Whether these new ventures will eventually partner with the GA or a re-capitalized PADC, or if they will be entirely new separate ventures that could simply benefit from the GA’s infrastructure, will ultimately depend upon the judgement of the prospective PH DARPA and its partner agencies.
Skills development agency: TESDA and the National Defense College of the Philippines
Defense industries require specific skills not normally found in the private sector. A chemist knowledgeable in the explosive yield of specific proportions of highly combustible chemical compounds, for example, won’t be readily found among the roster of graduates of conventional schools. Neither will skilled rifled gun barrel makers.
Integral to the Government Arsenal’s modernization efforts is skills development of its staff. For this reason, the Arsenal has established education linkages with various foreign governments and institutions to establish education linkages with with their centers for defense education. Arsenal personnel have been sent for advanced Turkey for ammunition quality control courses, to Czechoslovakia for barrel manufacturing training, and to Nevada in the United States for various armorer’s courses.
A revitalized Philippine defense industry will need similar access to skills development opportunities as its range of services improve. A defense industrial complex will need its own schools to produce manpower with the right know-how.
The Technical Education and Skills Development Authority (TESDA), would be a logical starting point for the creation of the manufacturing base for defense companies. Apprenticeship programs could, theoretically, be arranged with the various manufacturing offices of the Government Arsenal, Philippine Aerospace Development Corporation (PADC) and similar institutions.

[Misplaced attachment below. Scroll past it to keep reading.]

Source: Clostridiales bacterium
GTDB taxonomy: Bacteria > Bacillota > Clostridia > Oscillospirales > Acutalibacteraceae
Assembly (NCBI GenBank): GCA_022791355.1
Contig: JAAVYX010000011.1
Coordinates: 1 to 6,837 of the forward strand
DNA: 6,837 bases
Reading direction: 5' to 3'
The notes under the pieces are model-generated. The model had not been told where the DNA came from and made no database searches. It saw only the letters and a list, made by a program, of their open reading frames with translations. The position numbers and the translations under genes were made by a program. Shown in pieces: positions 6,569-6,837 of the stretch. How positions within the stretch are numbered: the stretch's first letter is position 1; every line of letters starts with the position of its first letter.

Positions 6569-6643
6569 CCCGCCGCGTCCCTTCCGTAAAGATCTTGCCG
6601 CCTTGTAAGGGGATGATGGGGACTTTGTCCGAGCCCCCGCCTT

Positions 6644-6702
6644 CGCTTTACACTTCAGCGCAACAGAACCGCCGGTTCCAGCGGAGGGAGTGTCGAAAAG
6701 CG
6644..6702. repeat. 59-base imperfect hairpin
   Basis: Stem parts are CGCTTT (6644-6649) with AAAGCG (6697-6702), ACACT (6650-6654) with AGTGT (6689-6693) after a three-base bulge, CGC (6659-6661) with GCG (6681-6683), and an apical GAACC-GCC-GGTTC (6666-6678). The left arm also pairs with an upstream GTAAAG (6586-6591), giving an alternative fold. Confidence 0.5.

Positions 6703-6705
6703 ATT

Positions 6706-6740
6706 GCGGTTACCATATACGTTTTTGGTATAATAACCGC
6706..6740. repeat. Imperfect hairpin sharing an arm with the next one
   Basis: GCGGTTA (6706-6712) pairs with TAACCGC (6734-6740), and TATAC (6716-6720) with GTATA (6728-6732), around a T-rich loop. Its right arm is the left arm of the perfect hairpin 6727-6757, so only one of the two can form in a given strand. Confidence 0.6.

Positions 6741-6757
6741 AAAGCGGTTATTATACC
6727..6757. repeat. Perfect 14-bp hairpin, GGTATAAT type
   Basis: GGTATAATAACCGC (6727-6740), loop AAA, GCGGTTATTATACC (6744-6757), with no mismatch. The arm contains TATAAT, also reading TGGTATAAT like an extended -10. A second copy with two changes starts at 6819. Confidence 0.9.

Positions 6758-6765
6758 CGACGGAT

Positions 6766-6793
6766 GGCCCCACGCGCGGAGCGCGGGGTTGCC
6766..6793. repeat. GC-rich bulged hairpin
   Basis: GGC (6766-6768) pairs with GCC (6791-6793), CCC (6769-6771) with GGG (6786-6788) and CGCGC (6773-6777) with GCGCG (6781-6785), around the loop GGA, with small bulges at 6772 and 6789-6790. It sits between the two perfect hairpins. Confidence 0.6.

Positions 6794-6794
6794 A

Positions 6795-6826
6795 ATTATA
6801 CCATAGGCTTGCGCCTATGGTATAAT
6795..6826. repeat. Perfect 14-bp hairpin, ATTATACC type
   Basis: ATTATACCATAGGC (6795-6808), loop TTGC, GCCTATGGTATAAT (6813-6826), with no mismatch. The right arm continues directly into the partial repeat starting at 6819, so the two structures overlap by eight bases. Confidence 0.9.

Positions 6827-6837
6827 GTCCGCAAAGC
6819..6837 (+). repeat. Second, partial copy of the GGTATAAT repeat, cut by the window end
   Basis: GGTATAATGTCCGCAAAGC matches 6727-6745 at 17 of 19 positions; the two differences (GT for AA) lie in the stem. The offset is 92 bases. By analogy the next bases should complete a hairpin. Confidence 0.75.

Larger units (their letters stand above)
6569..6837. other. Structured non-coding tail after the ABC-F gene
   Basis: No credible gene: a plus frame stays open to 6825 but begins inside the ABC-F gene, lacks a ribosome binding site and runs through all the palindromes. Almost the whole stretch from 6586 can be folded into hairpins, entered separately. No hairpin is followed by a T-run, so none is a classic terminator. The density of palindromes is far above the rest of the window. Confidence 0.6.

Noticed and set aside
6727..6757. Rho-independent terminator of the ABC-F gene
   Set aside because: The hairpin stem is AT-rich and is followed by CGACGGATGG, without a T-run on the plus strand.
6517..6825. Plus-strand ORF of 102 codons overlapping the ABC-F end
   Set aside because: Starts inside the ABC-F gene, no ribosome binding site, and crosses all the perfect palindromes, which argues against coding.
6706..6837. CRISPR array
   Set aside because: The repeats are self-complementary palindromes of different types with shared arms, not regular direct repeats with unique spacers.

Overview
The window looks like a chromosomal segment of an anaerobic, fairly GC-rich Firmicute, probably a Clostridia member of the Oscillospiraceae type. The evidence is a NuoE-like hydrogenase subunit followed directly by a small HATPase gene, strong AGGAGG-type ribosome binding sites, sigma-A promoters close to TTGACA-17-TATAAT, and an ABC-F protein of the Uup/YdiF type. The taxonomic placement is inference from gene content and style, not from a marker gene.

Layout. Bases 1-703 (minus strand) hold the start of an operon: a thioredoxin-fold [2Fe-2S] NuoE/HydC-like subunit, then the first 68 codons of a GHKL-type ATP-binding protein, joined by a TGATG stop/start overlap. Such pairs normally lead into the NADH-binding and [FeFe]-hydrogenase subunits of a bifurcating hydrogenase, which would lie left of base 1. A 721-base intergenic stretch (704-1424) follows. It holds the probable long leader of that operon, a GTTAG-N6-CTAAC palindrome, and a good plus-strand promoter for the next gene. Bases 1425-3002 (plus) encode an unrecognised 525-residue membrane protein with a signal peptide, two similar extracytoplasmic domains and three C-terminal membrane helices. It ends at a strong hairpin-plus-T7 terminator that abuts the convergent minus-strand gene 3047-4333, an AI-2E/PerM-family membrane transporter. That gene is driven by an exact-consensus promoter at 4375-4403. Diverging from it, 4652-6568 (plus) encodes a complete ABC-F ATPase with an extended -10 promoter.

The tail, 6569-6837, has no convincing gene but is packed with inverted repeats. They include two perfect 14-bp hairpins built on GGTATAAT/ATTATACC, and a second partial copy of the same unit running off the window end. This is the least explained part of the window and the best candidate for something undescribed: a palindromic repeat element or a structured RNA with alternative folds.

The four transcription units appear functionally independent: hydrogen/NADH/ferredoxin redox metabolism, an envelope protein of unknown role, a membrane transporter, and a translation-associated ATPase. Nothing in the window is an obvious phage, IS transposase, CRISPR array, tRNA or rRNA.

For more sophisticated projects (e.g., avionics design and maintenance, guidance software design), the Philippines could presumably follow the lead of Singapore’s Temasek Defense Systems Institute, which offers post graduate degrees for a variety of fields (e.g., Master of Science (Defence Technology and Systems) and maintains linkages with similar institutions such as the Naval Post Graduate School in Monterey CA.
The AFP’s own institutions of learning would be obvious foundations upon which such a post graduate program could be built. Particularly the National Defense College of the Philippines (NDCP) which is already recognized as an institution of higher learning, and is adept at maintaining linkages with the civilian academia.
To fulfill its constitutional mandate to protect the integrity of Philippine territory, the Armed Forces of the Philippines must be equipped to fight 21st century conflicts. From 1995 — when the first modernization law was enacted — to the present day, progress of this modernization effort has been snail-paced. Only in the past six years have significant strides been made, in no small part due to the existential threat posed by the People’s Republic of China.
To sustain the gains of the defense buildup, particularly in a fiscal environment that favors domestic concerns and populist programs, the Department of National Defense must demonstrate that the billions of pesos spent on its acquisitions have a direct benefit to the Philippine economy. By implementing the provisions of the AFP Modernization Law that require technology transfers and domestic production, the AFP modernization program could be packaged as a investment in new income-generating industries rather than superfluous expenditure.
Support for the domestic arms industry, and the employment they generate, could very well be what ensures continuity of the modernization program in the Duterte administration.